Modern day: Bigweld has disappeared, the company is run by an evil robot named Ratchet, who is hellbent on discontinuing the spare parts business and producing entirely upgrades. Ratchet’s mother owns a company that picks up the spare parts of society and melts them down into new reprocessed metal. Ratchet’s mother and her spare parts destroying factory is the memories of millions slowly rotting away about the past, as they get replaced by either new upgrades, or are killed. Bigweld’s disappearance is akin to the Death of Walt Disney. Since Disney’s death, the company has been in trouble several times. Michael Eisner went from savior to spoiler. The “upgrades” are the crappy movies Disney has been producing lately, most noticeably the direct to video sequels. Ratchet/Eisner is promoting these items as they are highly profitable. The lack of spare parts prevents good robots from continuing to live, and prevents good movies from being produced.

Rodney Copperbottom is the independent animator. Rodney Copperbottom fights the lack of spare parts by fixing robots himself. This shows that the only way to restore the Disney magic of old is to create your own, storytelling Pixar, Dreamworks, and Fox animation, as well as many young independent animators. Rodney Copperbottom is Pixar incarnate, a young upstart who singlehandedly gets the entire population of Robot City behind him, much as Pixar has captured our hearts at the box office by constantly producing good films. Copperbottom is a threat to Ratchet, and Pixar is a threat to Disney if not controlled. Since Disney cannot compete as they have lost their path, their only solution is to try to quell Pixar’s independence, thus keeping them under distribution contracts, keeping the rights to the characters, denying that sequels are official movies under the contract, and eventually driving Pixar away. Disney shuts down traditional animation, much like Ratchet shuts down spare parts making. Everything must be futuristic CGI, just like everything must be futuristic upgrades. At one point there was even rumors that Eisner was going to make an entirely CGI Pinocchio, upgrading it for modern audiences.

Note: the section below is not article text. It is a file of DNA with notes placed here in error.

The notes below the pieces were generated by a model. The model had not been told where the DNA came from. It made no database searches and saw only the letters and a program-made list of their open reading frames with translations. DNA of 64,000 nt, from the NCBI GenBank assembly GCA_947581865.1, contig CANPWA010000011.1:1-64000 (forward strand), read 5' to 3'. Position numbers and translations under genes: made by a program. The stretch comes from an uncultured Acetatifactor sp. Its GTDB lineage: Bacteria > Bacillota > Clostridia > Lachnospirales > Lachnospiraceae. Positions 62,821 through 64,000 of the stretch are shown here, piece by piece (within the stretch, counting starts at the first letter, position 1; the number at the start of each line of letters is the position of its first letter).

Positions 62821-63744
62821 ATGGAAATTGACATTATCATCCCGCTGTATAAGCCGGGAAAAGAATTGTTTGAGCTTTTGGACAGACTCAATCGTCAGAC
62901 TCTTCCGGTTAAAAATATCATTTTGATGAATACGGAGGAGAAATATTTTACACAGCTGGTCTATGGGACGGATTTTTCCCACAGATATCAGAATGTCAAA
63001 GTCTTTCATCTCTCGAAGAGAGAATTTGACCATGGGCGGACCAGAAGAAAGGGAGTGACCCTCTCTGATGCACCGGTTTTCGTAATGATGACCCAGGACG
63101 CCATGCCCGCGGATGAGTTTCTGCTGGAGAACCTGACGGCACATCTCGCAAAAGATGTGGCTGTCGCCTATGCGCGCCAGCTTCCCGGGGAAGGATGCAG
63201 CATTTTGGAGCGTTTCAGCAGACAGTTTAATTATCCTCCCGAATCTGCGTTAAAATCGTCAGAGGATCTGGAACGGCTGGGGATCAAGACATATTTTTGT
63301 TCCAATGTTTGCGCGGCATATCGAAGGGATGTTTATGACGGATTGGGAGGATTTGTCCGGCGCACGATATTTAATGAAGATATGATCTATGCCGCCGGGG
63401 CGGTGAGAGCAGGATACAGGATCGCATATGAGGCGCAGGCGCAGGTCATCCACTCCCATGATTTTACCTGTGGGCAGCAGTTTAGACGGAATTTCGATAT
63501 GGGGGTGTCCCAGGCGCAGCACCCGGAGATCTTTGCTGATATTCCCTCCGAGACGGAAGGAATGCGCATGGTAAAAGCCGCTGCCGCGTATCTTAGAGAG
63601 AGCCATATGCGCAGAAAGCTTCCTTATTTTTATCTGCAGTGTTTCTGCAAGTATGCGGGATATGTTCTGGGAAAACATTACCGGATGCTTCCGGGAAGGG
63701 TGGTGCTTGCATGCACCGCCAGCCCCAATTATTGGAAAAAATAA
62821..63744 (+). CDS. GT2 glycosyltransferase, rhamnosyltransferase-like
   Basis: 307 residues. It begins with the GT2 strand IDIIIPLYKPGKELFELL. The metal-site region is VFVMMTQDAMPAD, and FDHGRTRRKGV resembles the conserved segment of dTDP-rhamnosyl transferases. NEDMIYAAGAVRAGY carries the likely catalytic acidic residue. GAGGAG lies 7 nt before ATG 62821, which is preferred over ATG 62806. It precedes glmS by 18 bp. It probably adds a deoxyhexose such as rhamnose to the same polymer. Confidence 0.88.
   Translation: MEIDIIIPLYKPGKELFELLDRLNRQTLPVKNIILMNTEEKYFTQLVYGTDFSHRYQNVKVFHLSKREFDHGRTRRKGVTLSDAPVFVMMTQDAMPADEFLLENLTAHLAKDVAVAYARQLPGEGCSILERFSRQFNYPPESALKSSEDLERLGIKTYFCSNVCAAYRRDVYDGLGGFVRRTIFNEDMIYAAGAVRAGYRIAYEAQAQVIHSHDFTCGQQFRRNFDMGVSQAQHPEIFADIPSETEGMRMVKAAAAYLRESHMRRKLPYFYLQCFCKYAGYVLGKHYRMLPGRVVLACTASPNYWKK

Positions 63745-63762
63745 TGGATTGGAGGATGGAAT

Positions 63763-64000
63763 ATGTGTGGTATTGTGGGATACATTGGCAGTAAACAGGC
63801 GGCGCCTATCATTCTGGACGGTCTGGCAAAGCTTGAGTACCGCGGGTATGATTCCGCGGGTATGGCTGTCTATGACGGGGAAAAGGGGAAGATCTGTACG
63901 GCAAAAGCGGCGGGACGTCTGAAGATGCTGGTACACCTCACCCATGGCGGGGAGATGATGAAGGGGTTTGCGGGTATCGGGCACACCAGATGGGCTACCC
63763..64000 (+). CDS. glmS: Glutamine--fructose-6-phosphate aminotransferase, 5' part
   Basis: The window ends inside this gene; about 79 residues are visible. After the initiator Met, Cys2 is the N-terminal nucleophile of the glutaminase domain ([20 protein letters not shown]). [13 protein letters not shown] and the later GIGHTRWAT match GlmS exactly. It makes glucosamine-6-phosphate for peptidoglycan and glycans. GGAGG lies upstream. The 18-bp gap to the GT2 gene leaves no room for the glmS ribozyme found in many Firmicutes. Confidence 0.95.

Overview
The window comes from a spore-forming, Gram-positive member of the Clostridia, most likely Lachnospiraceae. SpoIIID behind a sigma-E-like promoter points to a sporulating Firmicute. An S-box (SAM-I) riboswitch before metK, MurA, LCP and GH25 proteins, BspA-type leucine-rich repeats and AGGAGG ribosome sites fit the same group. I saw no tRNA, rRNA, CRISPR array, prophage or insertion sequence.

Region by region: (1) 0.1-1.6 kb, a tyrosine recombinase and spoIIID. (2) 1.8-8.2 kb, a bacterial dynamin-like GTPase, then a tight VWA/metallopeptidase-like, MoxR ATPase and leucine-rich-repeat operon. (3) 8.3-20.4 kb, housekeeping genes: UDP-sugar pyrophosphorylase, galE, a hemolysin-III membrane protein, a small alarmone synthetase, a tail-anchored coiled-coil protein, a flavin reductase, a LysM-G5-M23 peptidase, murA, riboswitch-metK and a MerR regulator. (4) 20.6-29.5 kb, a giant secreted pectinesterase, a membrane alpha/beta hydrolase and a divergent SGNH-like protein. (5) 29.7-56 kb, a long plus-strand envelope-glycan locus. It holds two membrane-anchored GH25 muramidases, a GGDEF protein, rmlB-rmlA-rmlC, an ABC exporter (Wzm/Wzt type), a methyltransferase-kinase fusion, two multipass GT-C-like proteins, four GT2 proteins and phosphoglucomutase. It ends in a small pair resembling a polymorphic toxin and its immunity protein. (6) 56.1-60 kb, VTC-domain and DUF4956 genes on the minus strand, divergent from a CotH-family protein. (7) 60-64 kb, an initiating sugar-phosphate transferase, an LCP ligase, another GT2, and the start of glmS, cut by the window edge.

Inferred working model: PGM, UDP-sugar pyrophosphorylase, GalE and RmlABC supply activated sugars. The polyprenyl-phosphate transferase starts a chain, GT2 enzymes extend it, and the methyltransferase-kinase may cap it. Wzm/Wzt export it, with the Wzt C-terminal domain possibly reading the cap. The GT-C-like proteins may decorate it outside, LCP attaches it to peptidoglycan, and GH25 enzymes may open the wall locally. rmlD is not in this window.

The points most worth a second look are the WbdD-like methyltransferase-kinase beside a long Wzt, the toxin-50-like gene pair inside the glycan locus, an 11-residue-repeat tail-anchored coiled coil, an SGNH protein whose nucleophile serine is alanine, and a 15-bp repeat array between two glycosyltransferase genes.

Robin Williams (who saves this movie from sucking) is a purposeful casting choice as one of the old worn out robots. As the voice of the Genie in Disney’s Aladdin, he represents the old guard who worked for Disney during a brief period of awesomeness, before greed ruined the once fine company. Robin Williams is now a cast out throwaway, a Disney refugee, much as his character is a cast out throwaway. Robin Williams represents the days when plot and story meant something, before the days of flashy visuals, CGI everywhere, and “keep rendering, we’ll dub in the plot later” philosophies. The fact all of this comes out in a CGI film put out by a rival studio is especially ironic. No one from the old old guard is still alive or well known, which is why we get Robin, who is still from an old enough film to be a good choice.

In the end of the movie, Copperbottom convinces Bigweld to return, though he faces a fight with Ratchet. Bigweld at the end of the movie is Roy Disney and his allies, as they try to save the company despite being forced out. In the movie they triumph and there is a happy ending, time will only tell if the House of Mouse will one day return to it’s days of glory, or if it will be slowly wasting away like a train passenger at Auschwitz. Bigweld may also represent a call for Disney to get their act together, and how the public in general should band together to force Disney to change. It took the combined might of Robot City to defeat the evil in this film, and it will take the combined might of America to get Disney back on track. If we band together, we can force them to go back to quality films, as anything not worthy will become a monetary loss. Some of that is in effect now, but the powers that be are delusional and think that the entire deal is CGI vs. cel animation. They shall soon learn the truth, and Disney will pay for their mistakes. Maybe one day someone with brains will get back in power there. I hope sooner than later.

This movie is one to talk, as it is pretty mediocre.

Rated 5/10 (Dishwashing Dad, Bigweld Industries Office, Lost My Head Over It, Walt Disney, the Ratchet who’s in a good movie about robots)